One of the best current TV shows is the animation South Park created by Matt Stone and Trey Parker, who based the central characters Stan and Kyle on themselves. The show features elementary school kids who deal with many dilemmas in bizarre story lines which often push to the limits of the offensive, but always make good morally reasoned points about families, small town life, religion, politics, friendship and many other things.
The most recent episode (the most recent one broadcast in Turkey) is 'Smug Alert'. Kyle's father starts diving a 'hybrid' car that switches between petrol and electric propulsion, and is more environmentally friendly than a car which just runs on petrol. Kyle's father embarrasses Kyle and annoys everyone in the town with his smug attitude which leads him to 'ticket' less environmental cars than his own. Seeking people as pure as himself, Kyle's father takes the family to San Francisco, portrayed as a nightmare place of self-satisfied hippies, lacking in real life. Back in South Park, Kyle's best friend Stan tries to get Kyle back by converting everyone to driving hybrid cars in a 60s protest style song. However, disaster strikes when it turns out that like San Francisco, South Park is producing a cloud of 'smug'. What's worse George Clooney's Oscar acceptance speech has produced a virulent cloud of smug which keeps repeating phrases like 'Hollywood is ahead of the curve on social issues'. If the Clooney 'smug' cloud hits the other ones destruction will rain down. Meanwhile Stan and Kyle's ambiguous friend Cartman, who is anti-Semitic, selfish, and sadistic, misses ripping on Kyle's Jewishness. His solution is to enter San Francisco in what looks like a very old fashioned deep sea diving suit he wears to avoid hippy contamination, and pulls Kyle's family out before San Francisco is destroyed. The pay off is that Kyle tells the town's people that hybrids might save the world, but that smugness is bad.
The Politics of South Park
Like many episodes of South Park, 'Smug Alert' attacks left-wing self-satisfied political correctness. The episode title really sums up that theme of the series as a whole. However, it also emphasises that environmental concerns are well founded and that individuals should take responsibility for protecting the environment. The emphasis on individual responsibility might be considered to oppose left-liberal big government, but it could also be opposed to conservative social disciplinarianism.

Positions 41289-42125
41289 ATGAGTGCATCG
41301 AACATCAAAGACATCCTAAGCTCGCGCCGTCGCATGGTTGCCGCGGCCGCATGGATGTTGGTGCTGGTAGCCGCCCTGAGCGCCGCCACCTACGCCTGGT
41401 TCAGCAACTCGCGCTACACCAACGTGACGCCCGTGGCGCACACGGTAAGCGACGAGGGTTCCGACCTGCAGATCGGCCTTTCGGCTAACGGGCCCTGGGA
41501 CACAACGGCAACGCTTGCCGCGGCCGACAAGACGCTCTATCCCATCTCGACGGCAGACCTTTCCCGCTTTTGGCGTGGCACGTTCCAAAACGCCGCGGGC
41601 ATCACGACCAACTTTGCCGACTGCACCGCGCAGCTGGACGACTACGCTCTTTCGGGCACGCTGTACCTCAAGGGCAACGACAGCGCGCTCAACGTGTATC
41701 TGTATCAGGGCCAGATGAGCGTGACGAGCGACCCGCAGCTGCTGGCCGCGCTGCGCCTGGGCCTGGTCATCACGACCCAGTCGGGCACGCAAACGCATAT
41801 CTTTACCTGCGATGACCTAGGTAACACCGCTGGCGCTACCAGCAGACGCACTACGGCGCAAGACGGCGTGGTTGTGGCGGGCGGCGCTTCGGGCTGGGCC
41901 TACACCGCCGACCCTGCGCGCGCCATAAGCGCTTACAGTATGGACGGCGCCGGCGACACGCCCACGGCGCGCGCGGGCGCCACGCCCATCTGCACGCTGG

Let's look at what the makers say about politics in a recent interview in Reason Magazine.
Reason: A few years ago, Matt, you said, “I hate conservatives, but I really f.....g hate liberals.” Who do you hate more these days?
Stone: That’s a tough question. Obviously, South Park has a lot of politics in it, but ultimately we want to make a funny show and a good show. We try not to be, “All right, here’s the point we want to make.” But things like California’s smoking ban and Rob Reiner animate both of us. When we did that Rob Reiner episode [2003’s “Butt Out”], to us it was just common sense. Rob Reiner was just a great target.
That’s when a lot of people started calling us conservative: “How could you possibly rip on Rob Reiner? You must be conservative.”
Parker: A big key to us is that we both grew up in Colorado in the ’80s, and we wanted to be punk rockers. When you were a teenager in Colorado, the way to be a punk rocker was to rip on Reagan and Bush and what they were doing and talk about how everyone in Colorado’s a redneck with a gun and all this stuff. Then we went to the University of Colorado at Boulder, and everyone there agreed with us. And we were like, “Well, that’s not cool, everyone agrees with us.” And then you get to Los Angeles. The only way you can be a punk in Los Angeles is go to a big party and go, “You can say what you want about George Bush, but you’ve got to admit, he’s pretty smart.” People are like, “What the fuck did he just say? Get him out of here!”
The show is saying that there is a middle ground, that most of us actually live in this middle ground, and that all you extremists are the ones who have the microphones because you’re the most interesting to listen to, but actually this group isn’t evil, that group isn’t evil, and there’s something to be worked out here.